The power of prediction -- Cloud bandwidth and cost reduction

Authors: 
Eyal Zohar, Israel Cidon and Osnat Mokryn
Published: 
SIGCOMM
Year: 
2011

This paper deals with reducing costs for cloud computing users. Cloud customers use “Traffic Redundancy Elimination” (TRE) to reduce bandwidth costs. Redundant data chunks are detected and removed – cloud providers will not implement middleboxes for this as they have no incentive. The paper gives a TRE solution which does not require a server to maintain client status. The system is known as PACK “Predictive ACKnowledgements” which is receiver driven.

The basic unit of data is the chunk. The receiver implements a chunk store which operates by the LRU principle. Chunks are identified by “hints” which are easily computed functions which identify data with a fast algorithm with low false positives. If hints match then SHA-1 signatures are checked and if matched then data about subsequent chunks (referred to as a “chain”) can be retrieved from pointers in chunk data. So, a chunk is the data, a signature to uniquely identify the data and a link to the next chunk (if received). On receiving a match the receiver asks the sender if the next chunks will be the same as the ones in its store by sending the identity of several chunks. This is known as a PRED command (predict). If this is correct the sender sends PRED-ACK and the receiver sends the chunks to its own TCP input buffers. If the prediction is not correct the sender continues to send as normal. The TCP Options field is used to carry the PACK wired protocol.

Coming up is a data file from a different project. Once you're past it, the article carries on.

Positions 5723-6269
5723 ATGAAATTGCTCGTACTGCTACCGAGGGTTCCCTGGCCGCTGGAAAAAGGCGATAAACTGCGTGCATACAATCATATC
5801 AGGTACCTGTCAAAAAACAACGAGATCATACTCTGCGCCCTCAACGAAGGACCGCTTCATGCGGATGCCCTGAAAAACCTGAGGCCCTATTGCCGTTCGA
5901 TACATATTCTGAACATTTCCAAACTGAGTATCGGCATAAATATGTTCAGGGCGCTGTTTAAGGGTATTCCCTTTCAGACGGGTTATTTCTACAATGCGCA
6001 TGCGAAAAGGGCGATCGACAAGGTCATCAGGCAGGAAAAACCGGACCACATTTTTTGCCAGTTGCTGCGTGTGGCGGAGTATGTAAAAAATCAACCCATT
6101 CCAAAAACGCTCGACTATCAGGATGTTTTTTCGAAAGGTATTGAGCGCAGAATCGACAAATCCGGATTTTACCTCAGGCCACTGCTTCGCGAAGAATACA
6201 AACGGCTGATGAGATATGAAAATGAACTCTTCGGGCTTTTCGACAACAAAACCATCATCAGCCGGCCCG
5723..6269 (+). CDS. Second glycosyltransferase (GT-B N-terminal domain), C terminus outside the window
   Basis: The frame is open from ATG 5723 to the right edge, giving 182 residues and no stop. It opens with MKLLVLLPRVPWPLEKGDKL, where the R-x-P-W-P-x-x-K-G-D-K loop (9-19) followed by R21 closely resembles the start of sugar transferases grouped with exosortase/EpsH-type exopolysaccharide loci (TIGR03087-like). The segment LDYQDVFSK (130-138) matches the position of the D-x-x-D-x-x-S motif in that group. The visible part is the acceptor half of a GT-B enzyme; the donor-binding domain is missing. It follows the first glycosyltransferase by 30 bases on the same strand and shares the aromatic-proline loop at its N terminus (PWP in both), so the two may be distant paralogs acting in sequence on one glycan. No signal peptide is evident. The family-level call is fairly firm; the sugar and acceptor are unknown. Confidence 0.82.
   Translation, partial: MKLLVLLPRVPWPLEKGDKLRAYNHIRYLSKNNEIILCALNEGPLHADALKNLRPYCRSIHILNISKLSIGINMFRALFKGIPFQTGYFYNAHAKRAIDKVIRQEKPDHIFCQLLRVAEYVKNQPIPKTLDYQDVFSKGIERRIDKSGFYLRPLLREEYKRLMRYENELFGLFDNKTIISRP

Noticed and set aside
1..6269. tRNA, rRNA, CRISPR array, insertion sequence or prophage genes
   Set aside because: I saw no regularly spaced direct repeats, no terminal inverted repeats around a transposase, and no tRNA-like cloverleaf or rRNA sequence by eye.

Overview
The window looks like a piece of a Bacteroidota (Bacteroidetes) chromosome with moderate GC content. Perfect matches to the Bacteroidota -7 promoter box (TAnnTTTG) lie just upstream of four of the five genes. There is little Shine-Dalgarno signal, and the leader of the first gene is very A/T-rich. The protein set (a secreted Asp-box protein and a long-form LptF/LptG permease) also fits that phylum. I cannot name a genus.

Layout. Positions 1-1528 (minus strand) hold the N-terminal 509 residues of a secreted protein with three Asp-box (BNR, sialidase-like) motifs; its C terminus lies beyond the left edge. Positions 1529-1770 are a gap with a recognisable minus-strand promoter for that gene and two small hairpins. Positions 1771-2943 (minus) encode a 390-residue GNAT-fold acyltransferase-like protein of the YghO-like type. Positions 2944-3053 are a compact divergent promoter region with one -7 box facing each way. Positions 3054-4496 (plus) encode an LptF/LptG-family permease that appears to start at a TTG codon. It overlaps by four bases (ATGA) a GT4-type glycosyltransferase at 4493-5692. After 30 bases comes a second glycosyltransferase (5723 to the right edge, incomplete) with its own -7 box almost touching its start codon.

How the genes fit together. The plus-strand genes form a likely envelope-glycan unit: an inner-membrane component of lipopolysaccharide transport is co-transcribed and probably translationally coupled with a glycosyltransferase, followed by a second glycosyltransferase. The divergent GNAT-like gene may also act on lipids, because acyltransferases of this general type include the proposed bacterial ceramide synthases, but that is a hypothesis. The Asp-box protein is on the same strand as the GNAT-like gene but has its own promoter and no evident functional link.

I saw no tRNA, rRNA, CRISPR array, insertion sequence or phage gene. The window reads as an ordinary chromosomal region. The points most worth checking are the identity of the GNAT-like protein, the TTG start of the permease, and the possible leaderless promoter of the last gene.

Section 4 lists some optimisations.

  • If lots of correct predictions are made then the rate at which the receiver sends predictions could be a bottleneck. An optimistic algorithm sends more predictions if many predictions are successful.

  • Several chunks can be combined to a similar effect.

  • If changes in data are scattered then PACK becomes inefficient. A hybrid mode allows searching for dispersed changes and moving to a sender driven mode.

Evaluation is tried on 24 hours of data from an ISP PoP. Youtube data isolated using DPI (13% by volume). PACK is tested for ability to reduce redundant data and reduces traffic by 30% (after an initial period where the cache of chunks is filling). Static data sets of the linux kernel in various versions (40 versions) and a user Gmail account with 1140 messages (1.09GB) were checked. Together the set of linux kernel files showed 83.1% redundancy and the email 31.6%. The algorithm is further analysed for computational load in the server and receiver based modes. The computational load to some extent reduces the benefits of the traffic reduction (in a situation where users pay for both traffic and CPU use) but still results in a reduction of bill by 20% (for the Youtube traffic example).

Tests are run on a fully working and implemented system with a workload consisting of emails, FTP data, http videos. CPU usage and real and virtual traffic volumes were checked. The cost estimates were based on amazon EC2 pricing comparing PACK with a sender based Redudancy Elimination algorithm similar to one from literature. The rival does not perform well as the SHA-1 matching on every chunk produces CPU usage expense.

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